Lemma 1
(Accumulation freedom [6, 19]). Given \(\gamma \in \mathbb {R}\), there are at most finitely many characteristic roots satisfying \(\mathfrak {R}(\lambda ) > \gamma \). If there is a sequence \(\{\lambda _n\}\) of roots of Eq. (4) such that \(\left\lambda _n\right \rightarrow \infty \) as \(n \rightarrow \infty \), then \(\mathfrak {R}(\lambda _n) \rightarrow \infty \) as \(n \rightarrow \infty \).
Lemma 1 suggests that there are only a finite number of solutions in any vertical strip in the complex plane, and there thus exists an upper bound \(\alpha \in \mathbb {R}\) such that every characteristic root \(\lambda \) in the spectrum satisfies \(\mathfrak {R}(\lambda ) < \alpha \). This upper bound captures essentially the asymptotic behavior of the linear dynamics:
Theorem 1
Theorem 1 establishes an existential guarantee that the solution to the linear delayed dynamics approaches the zero equilibrium exponentially for any initial conditions in \(\mathcal {C}_r\). To achieve automatic safety verification, however, we ought to find a constructive means of estimating the (signed) rate of convergence \(\alpha \) and the coefficient K in Eq. (5). This motivates the introduction of the socalled fundamental solution \({\varvec{\xi }}_{{\varvec{\phi }}'}(t)\) to Eq. (3), whose Laplace transform will later be shown to be \(h^{1}(z)\), the inverse characteristic matrix, which always exists for z satisfying \(\mathfrak {R}(z) > \max _{\lambda \in \sigma } \mathfrak {R}(\lambda )\).
Lemma 2
Note that in Eq. (6), \({\varvec{\phi }}(t)\) is extended to \([r, \infty )\) by making it zero for \(t > 0\). In spite of the discontinuity of \({\varvec{\phi }}'\) at zero, the existence of the solution \({\varvec{\xi }}_{{\varvec{\phi }}'}(t)\) can be proven by the wellknown method of steps [8].
Lemma 3
The fundamental solution \({\varvec{\xi }}_{{\varvec{\phi }}'}(t)\) can be proven to share the same exponential bound as that in Theorem 1, while the following theorem, as a consequence of Lemma 2, gives an exponential estimation of \({\varvec{\xi }}_{{\varvec{\phi }}}(t)\) in connection with \({\varvec{\xi }}_{{\varvec{\phi }}'}(t)\):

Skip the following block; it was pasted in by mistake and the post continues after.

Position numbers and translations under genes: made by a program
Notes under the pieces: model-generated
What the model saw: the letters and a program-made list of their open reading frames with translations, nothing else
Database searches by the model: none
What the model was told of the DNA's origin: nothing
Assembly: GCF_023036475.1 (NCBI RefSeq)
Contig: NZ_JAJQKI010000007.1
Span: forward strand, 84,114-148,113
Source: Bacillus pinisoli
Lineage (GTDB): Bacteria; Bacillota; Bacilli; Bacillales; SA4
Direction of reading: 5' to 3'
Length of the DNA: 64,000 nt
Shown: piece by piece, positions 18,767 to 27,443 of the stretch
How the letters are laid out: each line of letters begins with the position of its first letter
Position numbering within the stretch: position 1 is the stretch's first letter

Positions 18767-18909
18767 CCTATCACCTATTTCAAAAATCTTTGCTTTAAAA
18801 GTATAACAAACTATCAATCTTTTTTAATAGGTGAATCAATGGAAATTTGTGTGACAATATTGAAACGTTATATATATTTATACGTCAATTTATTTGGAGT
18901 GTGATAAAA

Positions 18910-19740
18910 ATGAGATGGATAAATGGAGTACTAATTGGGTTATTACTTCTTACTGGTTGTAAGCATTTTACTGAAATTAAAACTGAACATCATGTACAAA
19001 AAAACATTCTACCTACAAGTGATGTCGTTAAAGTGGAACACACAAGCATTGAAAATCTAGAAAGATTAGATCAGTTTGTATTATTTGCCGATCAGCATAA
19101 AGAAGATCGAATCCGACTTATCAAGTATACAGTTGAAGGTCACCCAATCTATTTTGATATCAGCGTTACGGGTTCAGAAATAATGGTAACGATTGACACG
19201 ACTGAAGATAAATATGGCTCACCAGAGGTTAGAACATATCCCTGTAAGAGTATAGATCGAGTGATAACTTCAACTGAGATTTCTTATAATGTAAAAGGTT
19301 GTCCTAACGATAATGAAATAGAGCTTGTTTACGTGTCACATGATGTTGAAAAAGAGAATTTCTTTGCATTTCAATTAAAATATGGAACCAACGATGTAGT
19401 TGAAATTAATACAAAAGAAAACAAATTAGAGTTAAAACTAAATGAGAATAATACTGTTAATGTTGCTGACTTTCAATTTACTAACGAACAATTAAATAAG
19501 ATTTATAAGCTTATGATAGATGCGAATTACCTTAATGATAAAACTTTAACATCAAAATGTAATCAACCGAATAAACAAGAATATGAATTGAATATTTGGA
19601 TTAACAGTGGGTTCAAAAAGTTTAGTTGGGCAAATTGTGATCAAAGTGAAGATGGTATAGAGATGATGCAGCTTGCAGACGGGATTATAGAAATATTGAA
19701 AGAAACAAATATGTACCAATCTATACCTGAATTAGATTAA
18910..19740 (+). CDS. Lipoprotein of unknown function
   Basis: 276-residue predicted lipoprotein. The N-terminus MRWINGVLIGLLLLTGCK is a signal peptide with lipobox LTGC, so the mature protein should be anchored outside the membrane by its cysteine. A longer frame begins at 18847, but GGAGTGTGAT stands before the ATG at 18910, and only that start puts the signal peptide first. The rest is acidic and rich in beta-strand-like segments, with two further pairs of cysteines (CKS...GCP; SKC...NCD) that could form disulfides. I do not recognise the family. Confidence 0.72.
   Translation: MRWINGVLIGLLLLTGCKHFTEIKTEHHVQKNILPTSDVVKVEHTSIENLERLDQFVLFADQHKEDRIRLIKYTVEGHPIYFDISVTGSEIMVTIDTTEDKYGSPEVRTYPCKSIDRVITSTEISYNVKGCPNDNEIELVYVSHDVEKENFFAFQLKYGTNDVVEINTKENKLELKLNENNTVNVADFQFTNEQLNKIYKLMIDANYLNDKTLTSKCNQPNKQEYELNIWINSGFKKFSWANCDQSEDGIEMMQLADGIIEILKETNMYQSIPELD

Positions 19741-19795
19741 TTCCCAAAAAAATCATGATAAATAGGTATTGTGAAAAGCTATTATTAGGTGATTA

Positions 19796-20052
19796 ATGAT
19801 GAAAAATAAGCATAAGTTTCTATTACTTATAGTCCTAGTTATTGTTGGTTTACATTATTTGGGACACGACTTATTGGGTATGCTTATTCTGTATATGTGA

Theorem 2
Following Theorem 2, an exponentially decreasing bound on the solution \({\varvec{\xi }}_{{\varvec{\phi }}}(t)\) to linear DDEs of the form (3) can be assembled by computing \(\alpha \) satisfying \(\mu< \alpha < 0\) and the coefficient \(K > 0\).
3.1 Identifying the Rightmost Roots
Due to the significance of characteristic roots in the context of stability and bifurcation analysis, numerical methods on identifying—particularly the rightmost—roots of linear (or linearized) DDEs have been extensively studied in the past few decades, see e.g., [3, 11, 43, 45]. There are indeed complete methods on isolating real roots of polynomial exponential functions, for instances [37] and [15] based on cylindrical algebraic decomposition (CAD). Nevertheless, as soon as nontrivial exponential functions arise in the characteristic equation, there appear to be few, if any, symbolic approaches to detecting complex roots of the equation.
In this paper, we find \(\alpha \) that bounds the spectrum from the right of the complex plane, by resorting to the numerical approach developed in [11]. The computation therein employs discretization of the solution operator using linear multistep (LMS) methods to approximate eigenvalues of linear DDEs with multiple constant delays, under an absolute error of \(\mathcal {O}\left( \tau ^p\right) \) for sufficiently small stepsize \(\tau \), where \(\mathcal {O}\left( \cdot \right) \) is the big Omicron notation and p depends on the order of the LMSmethods. A welldeveloped Matlab package called DDEBIFTOOL [10] is furthermore available to mechanize the computation, which will be demonstrated in our forthcoming examples.
3.2 Constructing K
Lemma 4
Proof
In contrast to the existential estimation guarantee established in Theorem 2, exploiting the construction of \(\alpha \) and K gives a constructive quantitative criterion permitting to reduce an unbounded safety verification problem to its bounded counterpart:
Theorem 3
Proof